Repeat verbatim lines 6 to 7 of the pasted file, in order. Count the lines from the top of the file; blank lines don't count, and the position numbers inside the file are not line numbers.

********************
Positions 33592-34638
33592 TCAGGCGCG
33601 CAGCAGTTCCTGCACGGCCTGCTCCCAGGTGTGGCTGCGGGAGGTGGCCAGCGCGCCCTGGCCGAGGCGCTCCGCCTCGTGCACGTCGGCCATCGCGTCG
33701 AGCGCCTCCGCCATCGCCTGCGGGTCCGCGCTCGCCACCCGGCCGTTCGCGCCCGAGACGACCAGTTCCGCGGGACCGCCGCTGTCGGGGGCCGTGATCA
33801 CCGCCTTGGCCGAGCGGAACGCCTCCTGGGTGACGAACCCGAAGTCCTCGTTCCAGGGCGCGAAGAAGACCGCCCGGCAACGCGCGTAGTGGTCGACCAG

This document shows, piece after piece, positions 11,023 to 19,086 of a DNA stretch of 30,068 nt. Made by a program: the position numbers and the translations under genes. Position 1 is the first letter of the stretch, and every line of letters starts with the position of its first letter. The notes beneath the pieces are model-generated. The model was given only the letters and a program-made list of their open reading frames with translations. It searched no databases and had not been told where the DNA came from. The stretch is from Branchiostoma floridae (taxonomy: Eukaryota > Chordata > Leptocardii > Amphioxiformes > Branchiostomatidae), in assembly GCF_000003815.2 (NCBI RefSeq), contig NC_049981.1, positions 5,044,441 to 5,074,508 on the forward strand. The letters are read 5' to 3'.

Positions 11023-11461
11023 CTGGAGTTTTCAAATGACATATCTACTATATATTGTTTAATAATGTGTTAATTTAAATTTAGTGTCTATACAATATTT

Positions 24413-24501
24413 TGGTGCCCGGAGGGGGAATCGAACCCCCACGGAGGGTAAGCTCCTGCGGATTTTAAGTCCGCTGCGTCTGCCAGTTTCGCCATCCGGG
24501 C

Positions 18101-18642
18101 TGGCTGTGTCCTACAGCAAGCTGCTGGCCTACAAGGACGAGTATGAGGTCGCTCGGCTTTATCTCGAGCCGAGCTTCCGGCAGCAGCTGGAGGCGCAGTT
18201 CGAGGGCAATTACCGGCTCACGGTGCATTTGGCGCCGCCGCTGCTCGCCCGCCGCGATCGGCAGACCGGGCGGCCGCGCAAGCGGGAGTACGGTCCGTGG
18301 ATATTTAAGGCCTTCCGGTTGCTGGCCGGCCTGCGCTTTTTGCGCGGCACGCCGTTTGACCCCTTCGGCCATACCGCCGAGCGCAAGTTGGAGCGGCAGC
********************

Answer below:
This document shows, piece after piece, positions 11,023 to 19,086 of a DNA stretch of 30,068 nt. Made by a program: the position numbers and the translations under genes. Position 1 is the first letter of the stretch, and every line of letters starts with the position of its first letter. The notes beneath the pieces are model-generated. The model was given only the letters and a program-made list of their open reading frames with translations. It searched no databases and had not been told where the DNA came from. The stretch is from Branchiostoma floridae (taxonomy: Eukaryota > Chordata > Leptocardii > Amphioxiformes > Branchiostomatidae), in assembly GCF_000003815.2 (NCBI RefSeq), contig NC_049981.1, positions 5,044,441 to 5,074,508 on the forward strand. The letters are read 5' to 3'.

Positions 11023-11461